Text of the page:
On Saturday 10th July 2021, the Faculty of Medicine at the University of Southampton, in association with The Anatomical Society of Great Britain and Ireland hosted its ninth annual National Undergraduate Neuroanatomy Competition. One hundred and four medical students from across the UK and Ireland attended the one-day conference that was designed to inspire and enhance the skills of budding neurologists and neuroscientists. Given the ongoing COVID-19 pandemic and social distancing requirements, NUNC 2021 was hosted virtually via Zoom.
Competitors sat both a multiple-choice exam and neuroanatomy spotter via a bespoke online examination platform. Delegates were invigilated using proctoring software to ensure the integrity of the competition was maintained. The overall winners for the day were Fareha Khalil (Pre-Clinical Winner from the University of Limerick) and Connor Gillespie (Clinical Winner from the University of Liverpool). We were honoured to have talks from invited and distinguished guest speakers Mr Richard Nelson (Consultant Neurosurgeon, North Bristol NHS Foundation Trust) and Mr Bassel Zebian (Consultant Neurosurgeon, Kings College Hospital NHS Foundation Trust).
The event was led by fourth year medical students, Deepika Anbu and James Harrison, who collaborated with a dedicated team of students, faculty staff and clinicians. Given the unique challenges facing NUNC 2021, the dedicated NUNC team were able to adapt and deliver a successful ninth (and first virtual) competition which was received well by delegates. We would like to thank everyone who supported and helped the event become a success particularly The Centre for Learning Anatomical Sciences, The Anatomical Society, MDU, BMA, Barber Medical, Thieme, Elsevier and The Society of Radiologists in Training.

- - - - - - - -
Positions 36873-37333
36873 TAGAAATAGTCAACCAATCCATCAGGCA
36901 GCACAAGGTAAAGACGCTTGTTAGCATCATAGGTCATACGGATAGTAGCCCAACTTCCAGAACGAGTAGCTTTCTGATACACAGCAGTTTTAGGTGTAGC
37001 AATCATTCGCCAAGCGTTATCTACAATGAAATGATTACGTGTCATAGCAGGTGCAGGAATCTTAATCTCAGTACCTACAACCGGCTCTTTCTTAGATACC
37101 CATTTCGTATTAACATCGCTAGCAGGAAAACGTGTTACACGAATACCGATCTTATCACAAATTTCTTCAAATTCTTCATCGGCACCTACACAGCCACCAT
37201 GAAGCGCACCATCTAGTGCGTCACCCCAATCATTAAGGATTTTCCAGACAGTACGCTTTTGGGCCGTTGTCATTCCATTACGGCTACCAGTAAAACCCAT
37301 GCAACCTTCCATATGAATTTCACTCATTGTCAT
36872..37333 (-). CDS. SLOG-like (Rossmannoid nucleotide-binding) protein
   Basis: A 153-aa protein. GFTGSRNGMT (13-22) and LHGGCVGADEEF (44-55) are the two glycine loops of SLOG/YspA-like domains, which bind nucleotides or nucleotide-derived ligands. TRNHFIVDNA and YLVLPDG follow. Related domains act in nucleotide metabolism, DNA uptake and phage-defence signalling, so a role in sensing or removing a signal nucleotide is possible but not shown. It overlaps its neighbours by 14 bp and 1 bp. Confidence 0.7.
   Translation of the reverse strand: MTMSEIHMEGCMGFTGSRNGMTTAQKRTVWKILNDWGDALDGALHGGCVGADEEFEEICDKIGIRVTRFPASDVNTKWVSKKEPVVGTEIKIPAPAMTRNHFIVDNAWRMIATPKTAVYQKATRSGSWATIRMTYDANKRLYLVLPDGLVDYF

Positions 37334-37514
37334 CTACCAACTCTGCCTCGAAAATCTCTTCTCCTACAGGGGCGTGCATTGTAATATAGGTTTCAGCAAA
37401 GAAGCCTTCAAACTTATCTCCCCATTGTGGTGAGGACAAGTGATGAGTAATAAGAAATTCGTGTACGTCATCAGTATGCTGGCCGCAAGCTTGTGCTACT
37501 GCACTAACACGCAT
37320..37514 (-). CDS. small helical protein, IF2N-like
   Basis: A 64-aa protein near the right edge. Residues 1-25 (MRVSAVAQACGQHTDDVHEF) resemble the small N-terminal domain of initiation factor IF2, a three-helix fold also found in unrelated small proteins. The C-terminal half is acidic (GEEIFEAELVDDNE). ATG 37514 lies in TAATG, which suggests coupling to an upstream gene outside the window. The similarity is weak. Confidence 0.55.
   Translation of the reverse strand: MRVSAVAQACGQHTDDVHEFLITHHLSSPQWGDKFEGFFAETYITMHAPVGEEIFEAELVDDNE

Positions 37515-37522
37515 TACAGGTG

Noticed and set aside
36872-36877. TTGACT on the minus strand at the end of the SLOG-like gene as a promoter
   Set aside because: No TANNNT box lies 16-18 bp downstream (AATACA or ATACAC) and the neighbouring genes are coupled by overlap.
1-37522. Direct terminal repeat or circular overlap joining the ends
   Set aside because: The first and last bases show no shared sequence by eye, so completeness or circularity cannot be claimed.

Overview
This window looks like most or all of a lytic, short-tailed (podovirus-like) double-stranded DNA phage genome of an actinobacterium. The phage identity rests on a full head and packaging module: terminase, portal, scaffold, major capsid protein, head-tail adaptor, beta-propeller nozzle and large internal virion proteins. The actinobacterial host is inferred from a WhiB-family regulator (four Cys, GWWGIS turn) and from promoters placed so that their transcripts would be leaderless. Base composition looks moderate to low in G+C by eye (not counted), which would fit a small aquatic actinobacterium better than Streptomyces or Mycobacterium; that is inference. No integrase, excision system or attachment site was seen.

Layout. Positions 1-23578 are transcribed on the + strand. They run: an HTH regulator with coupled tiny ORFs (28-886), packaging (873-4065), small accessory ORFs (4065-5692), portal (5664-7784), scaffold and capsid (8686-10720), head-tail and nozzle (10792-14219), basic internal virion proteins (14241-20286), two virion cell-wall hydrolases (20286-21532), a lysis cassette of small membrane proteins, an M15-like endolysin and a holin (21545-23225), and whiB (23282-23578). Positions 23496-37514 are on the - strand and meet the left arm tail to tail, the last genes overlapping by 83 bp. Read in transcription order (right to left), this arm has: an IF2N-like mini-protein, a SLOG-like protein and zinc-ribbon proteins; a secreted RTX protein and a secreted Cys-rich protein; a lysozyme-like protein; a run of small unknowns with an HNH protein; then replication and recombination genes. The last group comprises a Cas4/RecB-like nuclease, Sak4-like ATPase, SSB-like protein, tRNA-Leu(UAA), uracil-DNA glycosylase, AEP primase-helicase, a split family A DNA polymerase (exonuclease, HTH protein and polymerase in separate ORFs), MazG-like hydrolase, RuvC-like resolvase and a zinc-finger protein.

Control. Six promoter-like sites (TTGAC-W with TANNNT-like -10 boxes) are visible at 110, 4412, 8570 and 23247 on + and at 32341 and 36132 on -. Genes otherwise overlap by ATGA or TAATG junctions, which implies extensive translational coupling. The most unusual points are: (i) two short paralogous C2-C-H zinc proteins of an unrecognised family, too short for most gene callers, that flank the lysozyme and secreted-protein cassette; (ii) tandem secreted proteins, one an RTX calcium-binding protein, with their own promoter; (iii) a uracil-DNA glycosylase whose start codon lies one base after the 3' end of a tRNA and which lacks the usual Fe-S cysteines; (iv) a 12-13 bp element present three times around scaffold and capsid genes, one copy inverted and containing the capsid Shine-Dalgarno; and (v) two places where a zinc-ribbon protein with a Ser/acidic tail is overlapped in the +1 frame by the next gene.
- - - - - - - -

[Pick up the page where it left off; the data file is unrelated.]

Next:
Of note, we are particularly grateful to the Anatomical Society for their ongoing support of NUNC. The funding from the Anatomical Society allowed the competition to fund the use of a bespoke exam platform (Synap) to host both the anatomy spotter and MCQ examination. The professional service provided by Synap (including remote proctoring) ensured our delegates had a high-quality experience as well as maintaining the integrity of NUNC – without the support of the Anatomical Society using this platform would have not been possible. In addition, we are also grateful for the advice provided by the Anatomical Society in relation to the use of online cadaveric images. Using the advice provided we ensured all delegates read, understood and signed a pre-examination declaration regarding prohibiting sharing of images taken for the anatomy spotter examination. Finally, we would like to thank in particular Professor Ceri Davies for his continued support in particular reviewing our MCQ questions to ensure not only that they are of high quality but also align to best practice guidelines. In addition, Prof Davies provided a pre-recorded address on the day of the competition as well as provided a live address for our awards ceremony which helped to further promote and enhance the reputation of the Anatomical Society.